2. A curriculum that you cannot find in other MFA programs including craft to code tech workshops, courses that include culture and history, community building best practices, as well as systems thinking and sustainability;
  3. An experimental approach that is open-outcome, which means that it is not limited to a certain type of artistic practice
  4. Educational travel that goes beyond the well worn path between North America and Europe.

Each MFA student has his or her own reasons for obtaining an MFA. This MFA has been designed for artists who are impatient with the status quo, and are ready to prepare themselves for a more ambitious and effective art practice.

By building an MFA curriculum around the Nomad/9 network of residencies, we have created a system of learning that includes ecology, indigenous knowledge, an exploration of colonialism and post-colonialism, material studies, social engagement, and the study of place. In this program each site is itself a teacher. All of this is done in a way that allows the program to respond to the changing realities of the world we live in.

The total 26-month program cost is estimated to be $56,500. This includes lab, registration, and technology fees. Keep in mind, that most students receive generous scholarship support. Students may receive up to 40% scholarship funding. Our scholarship funding is continuing to grow and we hope to provide more students with support each year.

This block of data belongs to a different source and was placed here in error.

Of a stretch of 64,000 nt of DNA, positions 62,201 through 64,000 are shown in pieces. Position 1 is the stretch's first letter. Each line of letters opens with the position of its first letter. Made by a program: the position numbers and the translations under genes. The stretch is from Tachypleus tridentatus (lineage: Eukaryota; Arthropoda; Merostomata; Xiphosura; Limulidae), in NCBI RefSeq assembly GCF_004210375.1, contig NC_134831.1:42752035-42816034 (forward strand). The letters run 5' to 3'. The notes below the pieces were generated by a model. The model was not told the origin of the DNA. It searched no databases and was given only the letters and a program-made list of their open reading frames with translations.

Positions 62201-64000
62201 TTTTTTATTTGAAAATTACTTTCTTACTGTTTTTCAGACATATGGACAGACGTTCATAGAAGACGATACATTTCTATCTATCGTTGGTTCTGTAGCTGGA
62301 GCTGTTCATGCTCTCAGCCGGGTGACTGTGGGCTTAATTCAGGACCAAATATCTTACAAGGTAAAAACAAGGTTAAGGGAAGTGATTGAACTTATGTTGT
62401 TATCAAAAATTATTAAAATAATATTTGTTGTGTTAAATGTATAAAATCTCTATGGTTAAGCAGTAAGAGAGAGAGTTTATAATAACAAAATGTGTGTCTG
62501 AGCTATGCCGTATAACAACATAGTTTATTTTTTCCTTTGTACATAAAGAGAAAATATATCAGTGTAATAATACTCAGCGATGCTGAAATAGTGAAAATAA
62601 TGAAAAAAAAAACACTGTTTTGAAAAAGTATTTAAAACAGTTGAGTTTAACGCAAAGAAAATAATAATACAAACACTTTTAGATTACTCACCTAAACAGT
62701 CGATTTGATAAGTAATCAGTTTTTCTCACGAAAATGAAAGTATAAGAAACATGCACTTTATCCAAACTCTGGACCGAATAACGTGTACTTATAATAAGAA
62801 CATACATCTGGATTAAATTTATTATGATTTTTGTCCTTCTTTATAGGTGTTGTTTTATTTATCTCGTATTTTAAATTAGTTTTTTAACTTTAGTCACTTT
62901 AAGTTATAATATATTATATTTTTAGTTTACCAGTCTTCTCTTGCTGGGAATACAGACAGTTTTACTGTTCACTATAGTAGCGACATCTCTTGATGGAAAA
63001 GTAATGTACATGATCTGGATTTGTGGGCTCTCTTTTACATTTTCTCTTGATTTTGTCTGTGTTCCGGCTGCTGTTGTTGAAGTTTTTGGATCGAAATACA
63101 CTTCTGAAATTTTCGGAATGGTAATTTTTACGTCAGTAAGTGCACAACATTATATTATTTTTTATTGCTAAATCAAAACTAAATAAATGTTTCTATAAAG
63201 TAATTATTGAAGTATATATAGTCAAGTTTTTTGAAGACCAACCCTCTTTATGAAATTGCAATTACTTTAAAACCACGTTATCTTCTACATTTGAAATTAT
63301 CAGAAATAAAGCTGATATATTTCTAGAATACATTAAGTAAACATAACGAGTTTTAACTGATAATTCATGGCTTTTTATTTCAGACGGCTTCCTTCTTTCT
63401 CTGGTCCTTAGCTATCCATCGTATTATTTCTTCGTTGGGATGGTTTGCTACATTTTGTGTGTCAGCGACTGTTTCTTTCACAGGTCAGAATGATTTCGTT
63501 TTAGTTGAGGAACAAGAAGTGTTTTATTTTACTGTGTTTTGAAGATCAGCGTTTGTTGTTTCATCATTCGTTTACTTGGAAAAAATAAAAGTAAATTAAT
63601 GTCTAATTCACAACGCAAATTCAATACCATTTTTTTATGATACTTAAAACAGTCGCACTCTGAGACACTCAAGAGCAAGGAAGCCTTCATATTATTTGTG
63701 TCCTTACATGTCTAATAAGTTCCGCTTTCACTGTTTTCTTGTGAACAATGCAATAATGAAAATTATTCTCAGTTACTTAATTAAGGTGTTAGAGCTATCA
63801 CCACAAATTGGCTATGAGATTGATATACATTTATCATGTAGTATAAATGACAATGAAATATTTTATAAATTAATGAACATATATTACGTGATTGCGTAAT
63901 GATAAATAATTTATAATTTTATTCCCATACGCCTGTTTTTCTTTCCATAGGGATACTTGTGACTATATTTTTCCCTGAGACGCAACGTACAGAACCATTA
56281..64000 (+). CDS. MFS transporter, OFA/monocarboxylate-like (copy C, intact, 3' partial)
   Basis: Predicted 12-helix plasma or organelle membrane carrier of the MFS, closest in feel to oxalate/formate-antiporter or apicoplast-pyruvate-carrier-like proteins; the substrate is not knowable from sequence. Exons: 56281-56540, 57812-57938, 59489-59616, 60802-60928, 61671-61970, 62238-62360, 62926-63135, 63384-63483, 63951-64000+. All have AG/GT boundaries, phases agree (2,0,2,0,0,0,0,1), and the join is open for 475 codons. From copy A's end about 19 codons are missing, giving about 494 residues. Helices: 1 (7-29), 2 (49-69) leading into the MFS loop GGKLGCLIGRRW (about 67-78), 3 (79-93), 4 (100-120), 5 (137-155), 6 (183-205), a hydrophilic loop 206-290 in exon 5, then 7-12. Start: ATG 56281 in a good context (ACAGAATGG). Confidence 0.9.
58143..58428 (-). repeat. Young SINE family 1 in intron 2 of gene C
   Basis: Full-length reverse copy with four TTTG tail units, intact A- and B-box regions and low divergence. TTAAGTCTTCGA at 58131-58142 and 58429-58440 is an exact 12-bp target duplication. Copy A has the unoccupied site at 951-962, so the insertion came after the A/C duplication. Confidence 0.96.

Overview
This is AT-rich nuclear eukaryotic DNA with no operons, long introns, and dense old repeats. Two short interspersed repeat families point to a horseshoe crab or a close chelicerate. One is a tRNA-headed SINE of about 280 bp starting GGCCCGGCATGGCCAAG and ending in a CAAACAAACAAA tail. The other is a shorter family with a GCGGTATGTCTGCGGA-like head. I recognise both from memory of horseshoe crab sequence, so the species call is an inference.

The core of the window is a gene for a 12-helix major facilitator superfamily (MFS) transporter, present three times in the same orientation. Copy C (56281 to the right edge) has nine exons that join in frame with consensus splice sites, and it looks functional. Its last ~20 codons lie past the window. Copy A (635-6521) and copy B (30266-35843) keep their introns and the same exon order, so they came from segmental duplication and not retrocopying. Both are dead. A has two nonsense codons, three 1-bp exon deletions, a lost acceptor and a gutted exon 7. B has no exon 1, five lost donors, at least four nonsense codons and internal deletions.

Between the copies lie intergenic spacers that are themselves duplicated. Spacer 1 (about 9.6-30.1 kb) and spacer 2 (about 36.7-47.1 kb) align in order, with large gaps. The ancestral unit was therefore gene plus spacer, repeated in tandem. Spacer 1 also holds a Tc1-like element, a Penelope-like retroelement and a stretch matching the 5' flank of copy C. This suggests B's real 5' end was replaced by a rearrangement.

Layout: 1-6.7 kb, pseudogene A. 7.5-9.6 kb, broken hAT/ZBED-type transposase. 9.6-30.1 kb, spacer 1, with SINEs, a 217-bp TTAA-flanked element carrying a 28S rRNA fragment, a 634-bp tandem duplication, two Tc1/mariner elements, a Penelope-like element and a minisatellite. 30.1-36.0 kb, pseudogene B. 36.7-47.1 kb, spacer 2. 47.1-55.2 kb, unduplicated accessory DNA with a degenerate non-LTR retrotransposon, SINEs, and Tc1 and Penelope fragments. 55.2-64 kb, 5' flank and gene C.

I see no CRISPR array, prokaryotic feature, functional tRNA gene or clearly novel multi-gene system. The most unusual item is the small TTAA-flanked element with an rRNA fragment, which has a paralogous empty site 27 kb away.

Tuition is paid in three installments each year. For the tuition installments, please see the most current information on our Tuition and Fees page. The awarding of merit scholarships is determined by the Program Director and the MFA in Interdisciplinary Arts Admission Committee. Financial aid for domestic students is available through the U.S. Department of Education. To learn more, please contact the Office of Student Financial Assistance at 800.947.4303 or email: finaid@hartford.edu

No. Students can live anywhere around the globe. Requirements include the ability to travel to the residency sites and access to a reliable Internet connection.
First year students’ summer residency takes place in Rhinebeck, NY and Hartford, CT. Second year students’ summer residency includes New York City and Hartford, CT. The 2016-2017 fall and spring residencies are being held in Minneapolis/St. Paul, MN and Oakland, CA. Stay tuned for our 2017-2018 residency sites, which will be announced early 2017. Over time, we plan to rotate between sites that may include Toronto, Mexico City, Miami, Bogota, Buenos Aires, and Tierra del Fuego. Students can expect to visit at least four different sites over the course of their MFA.

The rabbit might stand for all the beings that are usually left out of human considerations. Or perhaps it is the trickster, who cannot stand academic rules and regulations? Maybe it is the abundance of nature and nature’s ability to take over domesticated spaces. The nomad might stand for erasing boundaries of nation states and living in balance with nature. Perhaps it represents an artist’s thirst for the world and new experiences?

Both the rabbit and the nomad are a way of saying “yes, we are hosted by a university and accredited by the authorities, but there is something different going on here in Hartford.” They are all wrong and just perfect for a program that is about taking risks and letting go of orthodoxies.